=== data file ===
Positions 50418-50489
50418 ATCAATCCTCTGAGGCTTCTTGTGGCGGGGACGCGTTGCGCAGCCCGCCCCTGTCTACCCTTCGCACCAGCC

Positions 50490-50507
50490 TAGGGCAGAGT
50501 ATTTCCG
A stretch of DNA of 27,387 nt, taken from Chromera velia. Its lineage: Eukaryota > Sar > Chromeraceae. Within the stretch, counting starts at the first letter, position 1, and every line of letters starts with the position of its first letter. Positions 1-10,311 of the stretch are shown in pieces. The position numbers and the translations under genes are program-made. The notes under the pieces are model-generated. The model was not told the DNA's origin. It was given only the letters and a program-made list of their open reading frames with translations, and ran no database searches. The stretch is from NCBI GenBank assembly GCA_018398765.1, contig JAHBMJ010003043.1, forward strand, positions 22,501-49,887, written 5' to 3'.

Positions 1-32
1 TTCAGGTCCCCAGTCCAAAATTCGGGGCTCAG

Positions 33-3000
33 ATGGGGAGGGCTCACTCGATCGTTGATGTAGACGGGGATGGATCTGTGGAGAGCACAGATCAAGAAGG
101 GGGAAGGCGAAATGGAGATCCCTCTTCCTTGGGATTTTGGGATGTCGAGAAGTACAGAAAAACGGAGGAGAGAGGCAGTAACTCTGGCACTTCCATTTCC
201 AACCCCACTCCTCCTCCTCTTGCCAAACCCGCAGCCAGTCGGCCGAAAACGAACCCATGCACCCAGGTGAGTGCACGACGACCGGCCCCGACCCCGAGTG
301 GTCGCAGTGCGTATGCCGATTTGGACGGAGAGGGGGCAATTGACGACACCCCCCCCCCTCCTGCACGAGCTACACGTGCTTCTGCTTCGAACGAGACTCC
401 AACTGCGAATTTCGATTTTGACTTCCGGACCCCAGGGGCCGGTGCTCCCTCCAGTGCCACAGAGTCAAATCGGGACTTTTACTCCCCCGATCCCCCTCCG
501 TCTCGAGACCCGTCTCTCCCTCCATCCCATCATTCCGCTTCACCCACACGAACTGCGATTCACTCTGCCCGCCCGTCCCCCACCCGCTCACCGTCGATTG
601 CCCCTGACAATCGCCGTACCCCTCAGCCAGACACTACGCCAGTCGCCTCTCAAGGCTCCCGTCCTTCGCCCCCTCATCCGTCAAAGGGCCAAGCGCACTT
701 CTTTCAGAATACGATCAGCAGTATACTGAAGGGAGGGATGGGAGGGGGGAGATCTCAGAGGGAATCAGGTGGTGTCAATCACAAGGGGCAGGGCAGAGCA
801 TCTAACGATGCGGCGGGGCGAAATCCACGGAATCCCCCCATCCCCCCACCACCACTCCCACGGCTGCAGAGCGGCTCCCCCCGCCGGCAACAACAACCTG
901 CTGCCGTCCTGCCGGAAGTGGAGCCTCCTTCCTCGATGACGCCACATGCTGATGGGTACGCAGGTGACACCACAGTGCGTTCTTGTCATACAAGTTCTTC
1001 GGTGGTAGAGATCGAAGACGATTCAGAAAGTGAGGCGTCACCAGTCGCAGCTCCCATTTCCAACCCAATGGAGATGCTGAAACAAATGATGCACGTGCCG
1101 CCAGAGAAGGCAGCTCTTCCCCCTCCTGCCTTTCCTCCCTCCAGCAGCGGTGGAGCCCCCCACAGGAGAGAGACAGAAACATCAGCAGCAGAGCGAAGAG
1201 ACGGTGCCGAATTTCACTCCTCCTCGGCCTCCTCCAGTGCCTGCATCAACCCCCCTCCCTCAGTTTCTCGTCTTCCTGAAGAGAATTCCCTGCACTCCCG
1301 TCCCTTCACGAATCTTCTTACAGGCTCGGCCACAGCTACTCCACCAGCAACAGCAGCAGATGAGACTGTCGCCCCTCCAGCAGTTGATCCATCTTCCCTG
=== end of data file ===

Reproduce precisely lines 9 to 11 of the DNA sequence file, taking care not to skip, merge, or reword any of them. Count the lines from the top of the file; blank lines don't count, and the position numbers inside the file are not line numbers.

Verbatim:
Positions 33-3000
33 ATGGGGAGGGCTCACTCGATCGTTGATGTAGACGGGGATGGATCTGTGGAGAGCACAGATCAAGAAGG
101 GGGAAGGCGAAATGGAGATCCCTCTTCCTTGGGATTTTGGGATGTCGAGAAGTACAGAAAAACGGAGGAGAGAGGCAGTAACTCTGGCACTTCCATTTCC